Festival, Pompeii

By Eileen Hennessy

Celebration of the harvest.

Something for everyone.

Blue plate special, hot plate,

cold plate, plate of the day.

White-clothed table in the courtyard,

dishes heaped with grains and fruits


spilling onto the paving stones,

the children scrabbling,

their white stick-fingers clutching

at the slippery rolling bits.


A puppet show: Little fish

that swallowed big fish

that swallowed bigger fish

swallows man.  And all the while


people mourning for the old-time feast:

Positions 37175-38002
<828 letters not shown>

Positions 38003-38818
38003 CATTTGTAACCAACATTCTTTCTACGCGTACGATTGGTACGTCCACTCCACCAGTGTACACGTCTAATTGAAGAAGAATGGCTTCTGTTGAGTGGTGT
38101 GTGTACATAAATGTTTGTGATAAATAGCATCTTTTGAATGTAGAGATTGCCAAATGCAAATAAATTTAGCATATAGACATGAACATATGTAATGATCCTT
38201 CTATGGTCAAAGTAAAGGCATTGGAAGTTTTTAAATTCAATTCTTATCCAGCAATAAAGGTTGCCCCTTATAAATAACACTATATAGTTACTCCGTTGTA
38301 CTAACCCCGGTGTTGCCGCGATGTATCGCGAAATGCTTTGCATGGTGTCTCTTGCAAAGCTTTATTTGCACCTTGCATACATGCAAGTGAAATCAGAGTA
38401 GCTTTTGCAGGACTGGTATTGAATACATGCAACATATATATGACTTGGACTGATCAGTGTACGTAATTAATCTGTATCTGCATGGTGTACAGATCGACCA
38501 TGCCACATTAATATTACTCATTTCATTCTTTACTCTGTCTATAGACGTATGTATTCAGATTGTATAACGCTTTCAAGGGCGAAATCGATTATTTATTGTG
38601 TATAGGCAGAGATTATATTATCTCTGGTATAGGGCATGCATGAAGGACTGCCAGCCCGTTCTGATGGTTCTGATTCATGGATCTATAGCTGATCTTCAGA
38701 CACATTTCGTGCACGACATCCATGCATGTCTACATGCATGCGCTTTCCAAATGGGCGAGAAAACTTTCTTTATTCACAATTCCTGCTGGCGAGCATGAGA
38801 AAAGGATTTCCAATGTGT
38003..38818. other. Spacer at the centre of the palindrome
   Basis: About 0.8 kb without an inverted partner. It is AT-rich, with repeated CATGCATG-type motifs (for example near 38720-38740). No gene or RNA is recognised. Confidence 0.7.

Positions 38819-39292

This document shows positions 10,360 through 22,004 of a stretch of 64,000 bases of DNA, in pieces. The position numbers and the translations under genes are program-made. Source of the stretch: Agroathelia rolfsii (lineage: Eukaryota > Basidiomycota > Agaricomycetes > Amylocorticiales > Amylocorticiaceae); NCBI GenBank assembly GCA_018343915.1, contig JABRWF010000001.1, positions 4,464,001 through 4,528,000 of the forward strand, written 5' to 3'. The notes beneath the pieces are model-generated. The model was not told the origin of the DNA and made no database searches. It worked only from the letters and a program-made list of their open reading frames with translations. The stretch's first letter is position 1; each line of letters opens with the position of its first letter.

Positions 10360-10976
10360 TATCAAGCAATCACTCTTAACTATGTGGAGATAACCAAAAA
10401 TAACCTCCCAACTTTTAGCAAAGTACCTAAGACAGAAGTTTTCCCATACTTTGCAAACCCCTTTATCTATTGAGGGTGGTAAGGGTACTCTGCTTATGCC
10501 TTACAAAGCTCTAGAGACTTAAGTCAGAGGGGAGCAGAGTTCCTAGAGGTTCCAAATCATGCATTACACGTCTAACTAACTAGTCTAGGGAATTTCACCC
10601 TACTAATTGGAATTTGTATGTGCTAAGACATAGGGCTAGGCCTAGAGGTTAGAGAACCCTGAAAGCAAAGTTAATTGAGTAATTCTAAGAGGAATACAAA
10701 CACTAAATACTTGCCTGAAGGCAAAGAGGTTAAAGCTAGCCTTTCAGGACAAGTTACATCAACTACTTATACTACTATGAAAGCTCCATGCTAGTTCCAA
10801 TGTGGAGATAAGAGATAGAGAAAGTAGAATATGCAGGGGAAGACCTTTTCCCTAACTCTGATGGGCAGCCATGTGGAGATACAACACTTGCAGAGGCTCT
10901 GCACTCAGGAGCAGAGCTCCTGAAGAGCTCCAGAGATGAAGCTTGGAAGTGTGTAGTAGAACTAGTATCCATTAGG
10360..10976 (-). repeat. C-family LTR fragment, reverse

for white bread and honey, for milk

running from silver spigots.

And all the while the grapes waiting,

already dusted with ash.



Eileen Hennessy‘s poems and short stories have been published in numerous literary journals. Her two book-length collections of poems are This Country of Gale-force Winds, published by NYQ Books in 2011, and Places Where We Have Lived Forever, published by Off The Park Press in 2015. She is a translator of legal and commercial documentation and books on art history into English from several other West European languages, and teaches in the translation studies program at New York University.

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